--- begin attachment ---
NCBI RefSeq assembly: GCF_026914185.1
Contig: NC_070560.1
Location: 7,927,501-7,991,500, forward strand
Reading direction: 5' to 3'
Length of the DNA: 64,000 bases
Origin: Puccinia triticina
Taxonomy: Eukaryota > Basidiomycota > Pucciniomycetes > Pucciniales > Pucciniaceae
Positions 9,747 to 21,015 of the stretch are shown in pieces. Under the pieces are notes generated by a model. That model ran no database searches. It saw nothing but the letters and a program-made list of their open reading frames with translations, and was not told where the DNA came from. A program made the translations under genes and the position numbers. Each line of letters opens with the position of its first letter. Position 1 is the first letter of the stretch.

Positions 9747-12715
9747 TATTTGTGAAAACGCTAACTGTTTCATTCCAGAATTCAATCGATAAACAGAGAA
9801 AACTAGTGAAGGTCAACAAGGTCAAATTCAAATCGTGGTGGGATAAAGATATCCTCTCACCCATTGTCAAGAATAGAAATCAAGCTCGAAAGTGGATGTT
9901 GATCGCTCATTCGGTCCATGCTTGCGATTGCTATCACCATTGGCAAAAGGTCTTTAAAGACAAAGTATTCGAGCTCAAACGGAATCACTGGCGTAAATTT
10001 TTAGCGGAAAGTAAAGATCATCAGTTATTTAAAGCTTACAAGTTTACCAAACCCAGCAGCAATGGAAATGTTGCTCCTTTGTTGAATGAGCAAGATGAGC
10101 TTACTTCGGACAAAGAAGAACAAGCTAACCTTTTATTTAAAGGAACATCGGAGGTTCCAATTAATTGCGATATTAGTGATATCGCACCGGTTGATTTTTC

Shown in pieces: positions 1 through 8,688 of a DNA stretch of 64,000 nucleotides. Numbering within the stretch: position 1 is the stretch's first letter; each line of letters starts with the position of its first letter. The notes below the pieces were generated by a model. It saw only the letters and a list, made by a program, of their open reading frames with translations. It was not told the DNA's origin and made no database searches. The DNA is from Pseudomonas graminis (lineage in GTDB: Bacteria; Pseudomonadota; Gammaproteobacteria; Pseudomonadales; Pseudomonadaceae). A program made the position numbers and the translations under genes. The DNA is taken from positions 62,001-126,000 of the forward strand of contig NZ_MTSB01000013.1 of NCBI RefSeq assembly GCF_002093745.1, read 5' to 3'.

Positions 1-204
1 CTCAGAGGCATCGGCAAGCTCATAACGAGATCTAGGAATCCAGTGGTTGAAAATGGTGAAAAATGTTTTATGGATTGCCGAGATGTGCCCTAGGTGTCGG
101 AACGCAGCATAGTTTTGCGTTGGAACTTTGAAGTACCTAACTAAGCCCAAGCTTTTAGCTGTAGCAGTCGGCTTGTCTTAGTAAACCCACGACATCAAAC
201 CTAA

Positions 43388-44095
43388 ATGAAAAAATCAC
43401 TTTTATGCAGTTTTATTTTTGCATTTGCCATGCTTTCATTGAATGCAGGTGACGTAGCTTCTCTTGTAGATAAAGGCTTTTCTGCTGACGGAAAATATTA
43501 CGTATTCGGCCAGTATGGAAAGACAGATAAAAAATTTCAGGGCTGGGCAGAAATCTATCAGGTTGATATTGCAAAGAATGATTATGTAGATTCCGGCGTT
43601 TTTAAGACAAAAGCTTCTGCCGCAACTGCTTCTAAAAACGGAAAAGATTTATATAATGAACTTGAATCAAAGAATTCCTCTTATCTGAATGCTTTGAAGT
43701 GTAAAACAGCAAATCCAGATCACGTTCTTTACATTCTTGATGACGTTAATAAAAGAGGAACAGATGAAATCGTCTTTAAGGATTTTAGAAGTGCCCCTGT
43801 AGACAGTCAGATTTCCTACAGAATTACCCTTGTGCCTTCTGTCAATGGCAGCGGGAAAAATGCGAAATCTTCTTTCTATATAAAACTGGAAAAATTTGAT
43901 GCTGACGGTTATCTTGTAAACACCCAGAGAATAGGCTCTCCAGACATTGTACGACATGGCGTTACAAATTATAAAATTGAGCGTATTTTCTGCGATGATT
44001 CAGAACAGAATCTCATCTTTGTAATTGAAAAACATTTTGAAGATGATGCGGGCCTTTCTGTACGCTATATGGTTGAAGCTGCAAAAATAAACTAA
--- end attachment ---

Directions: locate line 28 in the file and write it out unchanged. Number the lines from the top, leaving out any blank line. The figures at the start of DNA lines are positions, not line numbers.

44001 CAGAACAGAATCTCATCTTTGTAATTGAAAAACATTTTGAAGATGATGCGGGCCTTTCTGTACGCTATATGGTTGAAGCTGCAAAAATAAACTAA